Stubbornly unfazed by warnings of ''soroche,'' of altitude sickness, I swung my legs up onto a donkey and began to ascend the steep trails.

After trekking for a few dizzying hours alongside hundreds of others, I approached a glacial basin. The scene began to unfold before us : an immense valley flooded with so many pilgrims that it seemed to be covered in confetti, each tiny speck representing a huddled collection of tents and people.

The altitude sickness began to overtake every inch of my body. Even my eyeballs ached. Undeterred, I slowly navigated through the throngs of people, trying to take in every sight and sound.

Each year, in late May or early June, thousands of pilgrims trek for hours on foot and horseback through Peru's Andean highlands - slowly snaking their way up the mountainous terrain - for the religious celebrations of Qoyllur Rit'l ''I, held some 50 miles east of Cusco, once the capital of the Incan empire.

Practised annually for hundreds of years, the celebrations mark the start of the harvest season, when the Pleides, a prominent cluster of stars, return to the night sky in the Southern Hemisphere.

The syncretis festival, which is on UNESCO's Representative List of the Intangible Cultural Heritage of Humanity, interweaves Indigenous and Incan customs with Catholic traditions introduced by Spanish colonizers, who sought to undermine Andean Cosmology.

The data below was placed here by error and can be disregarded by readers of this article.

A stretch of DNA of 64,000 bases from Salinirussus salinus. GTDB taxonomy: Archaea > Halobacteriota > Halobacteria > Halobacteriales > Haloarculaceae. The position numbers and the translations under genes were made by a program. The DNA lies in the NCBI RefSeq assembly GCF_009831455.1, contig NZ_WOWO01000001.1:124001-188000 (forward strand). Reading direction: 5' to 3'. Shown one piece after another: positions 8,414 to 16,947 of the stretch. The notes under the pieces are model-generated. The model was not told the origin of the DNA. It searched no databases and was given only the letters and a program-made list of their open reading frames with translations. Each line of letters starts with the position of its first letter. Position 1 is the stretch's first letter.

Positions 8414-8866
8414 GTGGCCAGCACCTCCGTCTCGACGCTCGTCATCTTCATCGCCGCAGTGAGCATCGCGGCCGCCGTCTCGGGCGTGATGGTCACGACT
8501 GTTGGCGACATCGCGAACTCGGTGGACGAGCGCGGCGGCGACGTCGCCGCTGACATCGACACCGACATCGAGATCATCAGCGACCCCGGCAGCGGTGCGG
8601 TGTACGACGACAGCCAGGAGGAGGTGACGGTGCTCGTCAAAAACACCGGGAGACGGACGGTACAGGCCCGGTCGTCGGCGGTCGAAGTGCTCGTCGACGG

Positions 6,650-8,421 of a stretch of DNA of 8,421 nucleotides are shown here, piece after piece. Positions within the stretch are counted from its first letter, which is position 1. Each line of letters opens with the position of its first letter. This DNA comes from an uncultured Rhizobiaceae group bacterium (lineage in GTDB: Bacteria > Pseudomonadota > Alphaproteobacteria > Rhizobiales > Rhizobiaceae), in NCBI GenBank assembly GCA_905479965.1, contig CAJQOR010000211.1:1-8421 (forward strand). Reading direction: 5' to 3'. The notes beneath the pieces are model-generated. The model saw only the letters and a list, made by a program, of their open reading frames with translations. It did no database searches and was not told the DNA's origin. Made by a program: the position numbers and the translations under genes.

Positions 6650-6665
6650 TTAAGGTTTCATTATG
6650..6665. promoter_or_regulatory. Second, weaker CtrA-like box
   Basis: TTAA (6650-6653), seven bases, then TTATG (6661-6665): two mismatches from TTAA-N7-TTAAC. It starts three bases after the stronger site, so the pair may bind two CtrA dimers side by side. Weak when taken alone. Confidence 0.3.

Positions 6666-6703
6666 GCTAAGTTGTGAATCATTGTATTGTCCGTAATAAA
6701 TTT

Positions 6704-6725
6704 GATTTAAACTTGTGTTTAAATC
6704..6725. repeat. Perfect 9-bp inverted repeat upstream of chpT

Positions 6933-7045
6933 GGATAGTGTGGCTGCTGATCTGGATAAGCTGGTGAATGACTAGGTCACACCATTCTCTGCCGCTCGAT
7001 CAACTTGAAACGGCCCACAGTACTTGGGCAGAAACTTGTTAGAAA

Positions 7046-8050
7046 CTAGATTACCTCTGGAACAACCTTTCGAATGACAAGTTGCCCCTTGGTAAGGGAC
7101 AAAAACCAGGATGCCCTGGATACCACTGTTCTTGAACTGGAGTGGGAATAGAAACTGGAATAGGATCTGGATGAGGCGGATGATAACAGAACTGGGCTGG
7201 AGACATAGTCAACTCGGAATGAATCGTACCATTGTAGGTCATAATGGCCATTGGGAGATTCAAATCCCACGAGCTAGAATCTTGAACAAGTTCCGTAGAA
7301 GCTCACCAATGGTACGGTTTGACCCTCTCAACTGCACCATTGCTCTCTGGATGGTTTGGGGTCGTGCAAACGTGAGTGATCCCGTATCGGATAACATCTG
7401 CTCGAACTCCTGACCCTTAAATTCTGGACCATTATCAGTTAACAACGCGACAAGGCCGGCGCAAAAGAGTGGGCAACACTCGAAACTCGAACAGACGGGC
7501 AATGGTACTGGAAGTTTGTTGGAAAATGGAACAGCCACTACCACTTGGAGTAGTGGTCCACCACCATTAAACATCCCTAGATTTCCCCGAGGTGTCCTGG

Celebrations were suspended this year because of the coronavirus pandemic, with the route to the valley was completely blocked off. But when I attended in 2013, the crowds were remarkably dense.

Sinakara Valley, a glacial basin that sits around 16,000 feet above sea level. Celebrants swarm in colorful droves with costumes, enormous flags, instruments and provisions in tow.

The festivities begin with the arrival of a statue of the Lord of Qoyllur Rit'I, transported from the nearby town of Mahuayani, to the valley's small chapel.

For three days, from morning until night, amid the nonstop sounds drums, flutes, whistles, accordions, cymbals and electric keyboards, the air is filled with billowing clouds of dust kicked up from twirling dancers; it settles on the sequins, neon scarves, ribbons, tassel's and feathers that adorn people's traditional costumes and attire.

People here are divided into ''nations,'' which correspond to their place of origin. Most belong to the Quechua speaking agricultural regions to the northwest, or to the Aymara speaking regions to the southeast.

The delegation from paucartambo has been making the pilgrimage for longer than any other.

''It's important to maintain this tradition, because we have a lot of faith,'' said a young Paucartambo pilgrim dressed as an ukuku, a mythical half-man and half-bear creature. Costumed in red, white and black alpaca robes, the ukuku's are responsible for ensuring safety of the pilgrims; they act as intermediaries between the Lord of Qoyllur Rit'I and the people.

The World Students Society thanks author Danielle Villasana.


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